Schools need additional strategies for addressing students' mental health, educator says
- In an Edutopia article, David Tow, a California teacher and researcher, shares new strategies that teachers can use to help identify mental illness and to help lessen some of the pressures on students that are causing a spike in teen suicide rates.
- Many students are dealing with enormous pressures at school and at home and current approaches, such as teaching positive management strategies, promoting emotional competency, and educating staff members on mental health issues are not enough anymore, Tow says.
- Instead, he suggests a five-pronged strategy for promoting the mental well-being of high school students: Connect with students daily in way they know you care; set office hours where students can have a chance to talk; remember that mental health is even more important than academic performance; consider what is most important as you give out assignments; and connect with counselors and mental health professionals regarding students' mental health and your own.
The recent Parkland school tragedy had drawn a great deal of attention to student mental health issues. However, the issues are more broad than episodes of violence, as tragic as these events are. According to the Centers for Disease Control and Prevention, “between 13% and 30% of American school-age children experience mental health disorders, including 1 in 7 children between the ages of 2 and 8.” Suicide rates for teens have also been increasing. One particularly disturbing trend is that, while men, overall, die by suicide more than three times as often as women, the rate of suicide in teenage girls doubled from 2007 to 2015.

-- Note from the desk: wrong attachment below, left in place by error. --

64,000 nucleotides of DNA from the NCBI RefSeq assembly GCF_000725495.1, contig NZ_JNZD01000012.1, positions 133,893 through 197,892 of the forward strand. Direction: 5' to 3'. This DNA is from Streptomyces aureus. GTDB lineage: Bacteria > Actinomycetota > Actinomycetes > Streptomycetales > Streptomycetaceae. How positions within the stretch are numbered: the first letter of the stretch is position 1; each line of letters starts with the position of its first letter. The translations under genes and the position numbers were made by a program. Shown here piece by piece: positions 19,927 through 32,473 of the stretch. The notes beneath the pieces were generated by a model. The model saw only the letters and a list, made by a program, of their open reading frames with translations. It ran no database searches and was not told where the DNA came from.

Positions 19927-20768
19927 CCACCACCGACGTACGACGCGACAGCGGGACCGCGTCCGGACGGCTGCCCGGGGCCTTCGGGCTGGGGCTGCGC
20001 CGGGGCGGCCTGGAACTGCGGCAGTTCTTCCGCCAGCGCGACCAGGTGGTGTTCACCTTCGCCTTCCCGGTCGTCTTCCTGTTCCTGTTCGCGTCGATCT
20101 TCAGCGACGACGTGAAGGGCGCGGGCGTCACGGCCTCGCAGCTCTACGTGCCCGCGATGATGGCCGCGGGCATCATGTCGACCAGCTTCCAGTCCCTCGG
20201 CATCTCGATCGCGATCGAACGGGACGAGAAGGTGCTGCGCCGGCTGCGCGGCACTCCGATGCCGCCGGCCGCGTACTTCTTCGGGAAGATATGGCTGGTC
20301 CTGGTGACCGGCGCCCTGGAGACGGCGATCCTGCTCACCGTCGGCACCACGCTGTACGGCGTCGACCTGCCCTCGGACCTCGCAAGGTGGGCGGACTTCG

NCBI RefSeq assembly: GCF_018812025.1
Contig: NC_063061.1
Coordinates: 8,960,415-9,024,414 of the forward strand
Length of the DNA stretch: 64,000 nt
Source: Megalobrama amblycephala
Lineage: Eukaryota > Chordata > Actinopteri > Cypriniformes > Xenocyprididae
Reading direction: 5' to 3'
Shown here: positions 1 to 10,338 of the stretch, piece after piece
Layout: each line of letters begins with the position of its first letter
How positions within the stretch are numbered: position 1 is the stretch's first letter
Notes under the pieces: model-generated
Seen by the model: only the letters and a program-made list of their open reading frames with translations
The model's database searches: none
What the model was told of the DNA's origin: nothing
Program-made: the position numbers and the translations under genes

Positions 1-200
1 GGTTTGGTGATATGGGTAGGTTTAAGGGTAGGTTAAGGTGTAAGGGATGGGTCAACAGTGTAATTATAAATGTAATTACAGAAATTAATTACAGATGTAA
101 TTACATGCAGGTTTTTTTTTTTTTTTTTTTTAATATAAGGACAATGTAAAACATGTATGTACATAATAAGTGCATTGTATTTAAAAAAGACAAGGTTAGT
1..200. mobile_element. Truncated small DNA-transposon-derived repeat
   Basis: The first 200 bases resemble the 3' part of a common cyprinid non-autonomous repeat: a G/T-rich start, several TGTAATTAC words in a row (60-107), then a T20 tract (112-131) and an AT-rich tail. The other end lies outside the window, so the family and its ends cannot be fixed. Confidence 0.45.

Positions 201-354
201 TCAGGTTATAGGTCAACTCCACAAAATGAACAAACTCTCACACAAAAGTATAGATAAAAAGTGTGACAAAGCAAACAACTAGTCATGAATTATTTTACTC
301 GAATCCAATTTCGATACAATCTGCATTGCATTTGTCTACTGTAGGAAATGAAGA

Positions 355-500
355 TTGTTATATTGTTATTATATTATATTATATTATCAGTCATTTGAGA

Teachers are often the first to observe behaviors in students that may be indicators of mental health issues. These indicators may range from signs of depression and lack of interest in school assignments to disruptive behaviors that interfere with the learning environment. At the current rate of mental illness in schools, teachers are likely to have four or five students in every classroom who are dealing with some sort of mental health issue and nearly two-thirds of those students are not receiving the services they need.
Most schools do not have enough counselors or mental health professionals on staff to deal with the needs. Relationship building with teachers or mentors can help students deal with some issues and can identify larger problems, but administrators can also have protocols in place for dealing with these issues when teachers express concern about a student's mental health. Sometimes local health departments or mental health agencies can offer help. And with the current focus on mental health, administrators may find more funding at the local, state, and federal levels in the months to come. Because student mental health affects academic achievement as well as school safety, administrators have multiple reasons to pay attention to these issues.